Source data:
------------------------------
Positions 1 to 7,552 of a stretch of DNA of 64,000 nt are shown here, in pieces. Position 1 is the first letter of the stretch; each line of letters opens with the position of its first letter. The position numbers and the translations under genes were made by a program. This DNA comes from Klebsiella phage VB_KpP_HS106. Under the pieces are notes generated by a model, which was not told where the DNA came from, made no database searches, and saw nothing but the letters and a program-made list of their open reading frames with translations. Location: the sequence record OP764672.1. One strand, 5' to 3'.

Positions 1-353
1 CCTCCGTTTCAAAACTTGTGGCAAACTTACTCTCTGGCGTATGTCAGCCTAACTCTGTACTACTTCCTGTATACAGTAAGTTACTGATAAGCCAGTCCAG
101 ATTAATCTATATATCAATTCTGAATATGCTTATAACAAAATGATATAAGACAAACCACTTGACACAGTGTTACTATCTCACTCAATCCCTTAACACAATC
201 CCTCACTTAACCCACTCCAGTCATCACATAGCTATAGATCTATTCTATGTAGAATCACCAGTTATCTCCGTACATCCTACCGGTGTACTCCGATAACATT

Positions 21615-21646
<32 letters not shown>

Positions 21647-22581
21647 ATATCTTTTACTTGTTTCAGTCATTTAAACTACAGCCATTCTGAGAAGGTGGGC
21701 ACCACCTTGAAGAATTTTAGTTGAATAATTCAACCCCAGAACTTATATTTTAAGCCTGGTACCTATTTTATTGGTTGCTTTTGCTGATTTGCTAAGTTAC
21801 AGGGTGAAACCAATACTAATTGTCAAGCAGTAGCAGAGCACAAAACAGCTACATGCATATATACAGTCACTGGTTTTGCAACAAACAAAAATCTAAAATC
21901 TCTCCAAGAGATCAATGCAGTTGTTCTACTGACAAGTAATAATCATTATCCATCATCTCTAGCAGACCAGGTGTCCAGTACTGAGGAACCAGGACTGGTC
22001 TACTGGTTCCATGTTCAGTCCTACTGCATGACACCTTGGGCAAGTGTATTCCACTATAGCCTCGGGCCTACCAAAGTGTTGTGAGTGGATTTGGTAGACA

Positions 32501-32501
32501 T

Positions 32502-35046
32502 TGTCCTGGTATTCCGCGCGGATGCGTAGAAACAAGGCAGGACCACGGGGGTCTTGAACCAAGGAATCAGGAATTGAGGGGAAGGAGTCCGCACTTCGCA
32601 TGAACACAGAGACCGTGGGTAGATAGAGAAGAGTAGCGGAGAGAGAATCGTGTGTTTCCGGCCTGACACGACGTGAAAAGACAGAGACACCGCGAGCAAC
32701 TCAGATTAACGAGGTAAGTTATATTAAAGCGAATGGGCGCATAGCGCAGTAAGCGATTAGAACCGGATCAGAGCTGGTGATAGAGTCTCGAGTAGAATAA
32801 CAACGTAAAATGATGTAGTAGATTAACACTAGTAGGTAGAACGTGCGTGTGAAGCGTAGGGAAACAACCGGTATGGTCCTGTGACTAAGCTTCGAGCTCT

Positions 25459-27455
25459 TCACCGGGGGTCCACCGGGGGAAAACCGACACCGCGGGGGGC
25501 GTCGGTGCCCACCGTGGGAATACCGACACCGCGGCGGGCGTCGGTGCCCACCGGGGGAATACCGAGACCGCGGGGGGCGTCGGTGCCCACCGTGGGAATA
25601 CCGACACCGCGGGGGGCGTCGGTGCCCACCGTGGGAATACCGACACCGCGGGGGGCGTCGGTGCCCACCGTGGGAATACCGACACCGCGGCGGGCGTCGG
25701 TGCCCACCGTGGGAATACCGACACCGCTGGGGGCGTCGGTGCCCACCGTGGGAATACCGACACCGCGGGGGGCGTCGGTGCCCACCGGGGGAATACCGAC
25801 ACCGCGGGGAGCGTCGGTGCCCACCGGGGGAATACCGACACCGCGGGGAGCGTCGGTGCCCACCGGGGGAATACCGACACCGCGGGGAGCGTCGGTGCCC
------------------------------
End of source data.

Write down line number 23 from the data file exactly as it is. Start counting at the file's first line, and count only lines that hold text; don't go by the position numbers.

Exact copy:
25501 GTCGGTGCCCACCGTGGGAATACCGACACCGCGGCGGGCGTCGGTGCCCACCGGGGGAATACCGAGACCGCGGGGGGCGTCGGTGCCCACCGTGGGAATA